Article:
Rhik Samadder tries… flower arranging: ‘I’m expanding the art form – and it looks rubbish’

You need to be in the right frame of mind for floristry – but I can’t stop channelling Match of the Day

At McQueens flower school, I’m trying to get my head in the game. I lack the visual flair for this. Whenever I make a bouquet, it always looks as if it’s been plucked from the central reservation of a dual carriageway. Senior tutor Christophe Berreterot, by contrast, worked on the flowers for Meghan and Prince Harry’s wedding, and now demonstrates a flawless hand-tied bouquet with Secret Garden roses, blue eucalyptus and cotoneaster. “Flower arranging is a reflection of personality,” he murmurs. I’ve been watching a lot of classic Match of the Day, which I do not think is the required personality.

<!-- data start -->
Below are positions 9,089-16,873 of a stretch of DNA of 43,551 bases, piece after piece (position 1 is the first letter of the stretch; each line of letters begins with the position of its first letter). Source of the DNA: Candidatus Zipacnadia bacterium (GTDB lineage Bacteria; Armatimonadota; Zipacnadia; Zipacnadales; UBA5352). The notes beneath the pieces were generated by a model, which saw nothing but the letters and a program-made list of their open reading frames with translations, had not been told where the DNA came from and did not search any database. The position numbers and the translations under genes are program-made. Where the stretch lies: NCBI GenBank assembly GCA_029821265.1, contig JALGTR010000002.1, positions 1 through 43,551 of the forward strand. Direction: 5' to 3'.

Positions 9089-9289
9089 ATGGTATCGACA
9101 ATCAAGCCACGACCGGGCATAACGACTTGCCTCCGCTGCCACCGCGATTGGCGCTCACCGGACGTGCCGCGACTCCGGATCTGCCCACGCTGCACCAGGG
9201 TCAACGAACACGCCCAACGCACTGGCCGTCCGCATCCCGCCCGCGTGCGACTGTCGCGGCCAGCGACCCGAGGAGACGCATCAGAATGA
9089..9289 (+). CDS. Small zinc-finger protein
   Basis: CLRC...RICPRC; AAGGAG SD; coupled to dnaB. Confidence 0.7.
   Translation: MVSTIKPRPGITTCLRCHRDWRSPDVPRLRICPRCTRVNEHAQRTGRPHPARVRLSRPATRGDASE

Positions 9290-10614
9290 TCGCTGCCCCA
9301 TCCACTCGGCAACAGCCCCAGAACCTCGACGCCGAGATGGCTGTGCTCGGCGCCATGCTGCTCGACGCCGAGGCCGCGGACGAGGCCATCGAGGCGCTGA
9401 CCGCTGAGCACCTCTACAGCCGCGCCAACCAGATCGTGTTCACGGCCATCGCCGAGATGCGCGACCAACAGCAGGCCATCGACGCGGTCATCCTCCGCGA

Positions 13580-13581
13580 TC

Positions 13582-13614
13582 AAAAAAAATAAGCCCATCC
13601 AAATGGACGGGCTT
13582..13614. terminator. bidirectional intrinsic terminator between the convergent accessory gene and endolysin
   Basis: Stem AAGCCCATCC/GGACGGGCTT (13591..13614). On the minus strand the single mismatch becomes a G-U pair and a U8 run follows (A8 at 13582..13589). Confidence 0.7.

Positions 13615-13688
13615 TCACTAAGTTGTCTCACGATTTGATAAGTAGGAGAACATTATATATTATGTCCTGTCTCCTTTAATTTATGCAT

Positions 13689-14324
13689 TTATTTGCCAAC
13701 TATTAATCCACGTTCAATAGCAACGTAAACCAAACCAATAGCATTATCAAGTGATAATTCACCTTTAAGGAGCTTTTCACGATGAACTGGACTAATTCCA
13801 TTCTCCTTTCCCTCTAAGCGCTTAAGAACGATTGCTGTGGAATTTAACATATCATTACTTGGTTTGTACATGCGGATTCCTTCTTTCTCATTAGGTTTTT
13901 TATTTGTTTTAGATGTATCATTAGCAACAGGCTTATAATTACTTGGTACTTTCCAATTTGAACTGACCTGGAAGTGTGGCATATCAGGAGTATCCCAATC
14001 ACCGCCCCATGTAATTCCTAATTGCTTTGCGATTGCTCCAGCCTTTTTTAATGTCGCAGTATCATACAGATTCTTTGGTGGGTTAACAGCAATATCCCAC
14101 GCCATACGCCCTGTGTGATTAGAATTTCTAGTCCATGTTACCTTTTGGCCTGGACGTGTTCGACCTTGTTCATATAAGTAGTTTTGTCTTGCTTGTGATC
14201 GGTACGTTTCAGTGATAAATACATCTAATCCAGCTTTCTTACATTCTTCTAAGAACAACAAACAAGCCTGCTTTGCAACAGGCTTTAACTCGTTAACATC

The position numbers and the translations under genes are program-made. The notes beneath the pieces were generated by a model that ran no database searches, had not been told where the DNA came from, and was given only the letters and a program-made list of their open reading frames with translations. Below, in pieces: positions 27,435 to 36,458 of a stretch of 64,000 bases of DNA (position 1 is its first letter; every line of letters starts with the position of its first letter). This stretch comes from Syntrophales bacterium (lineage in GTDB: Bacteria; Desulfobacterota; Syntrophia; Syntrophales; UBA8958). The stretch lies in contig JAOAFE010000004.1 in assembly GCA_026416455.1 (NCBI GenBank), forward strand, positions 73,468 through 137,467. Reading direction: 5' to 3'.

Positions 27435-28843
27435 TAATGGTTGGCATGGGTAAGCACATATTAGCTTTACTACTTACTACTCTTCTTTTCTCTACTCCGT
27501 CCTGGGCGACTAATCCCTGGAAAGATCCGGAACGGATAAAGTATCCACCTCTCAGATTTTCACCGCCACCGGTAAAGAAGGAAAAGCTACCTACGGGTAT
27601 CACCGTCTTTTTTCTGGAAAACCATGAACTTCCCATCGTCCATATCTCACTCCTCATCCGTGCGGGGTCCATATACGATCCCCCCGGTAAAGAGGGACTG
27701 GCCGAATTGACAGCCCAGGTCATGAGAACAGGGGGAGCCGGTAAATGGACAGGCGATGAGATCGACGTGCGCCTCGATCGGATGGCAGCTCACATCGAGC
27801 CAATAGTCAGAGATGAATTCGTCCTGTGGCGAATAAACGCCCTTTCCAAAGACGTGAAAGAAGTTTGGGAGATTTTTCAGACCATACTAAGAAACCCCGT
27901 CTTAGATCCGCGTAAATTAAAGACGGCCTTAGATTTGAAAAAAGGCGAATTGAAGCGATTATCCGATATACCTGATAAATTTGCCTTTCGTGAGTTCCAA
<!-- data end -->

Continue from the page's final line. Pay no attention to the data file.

We learn to spiral stems, rather than jamming them in a fist in a criss-cross mish-mash. That’s helpful. Think about visual weight, balance and colour, Berreterot advises. Anna, assisting today, lays flowers on our individual tables and we set to work. I throw in leaves, Christmas berries, some stuff that looks like Elmo the muppet’s fingers. This is the 4-4-2 of flower arranging, I think. Couple of big lads sitting in midfield to hold up the ball, shuttle some long boys down the wings, a bit of wispy stuff up top for the highlights reel. Sorted.

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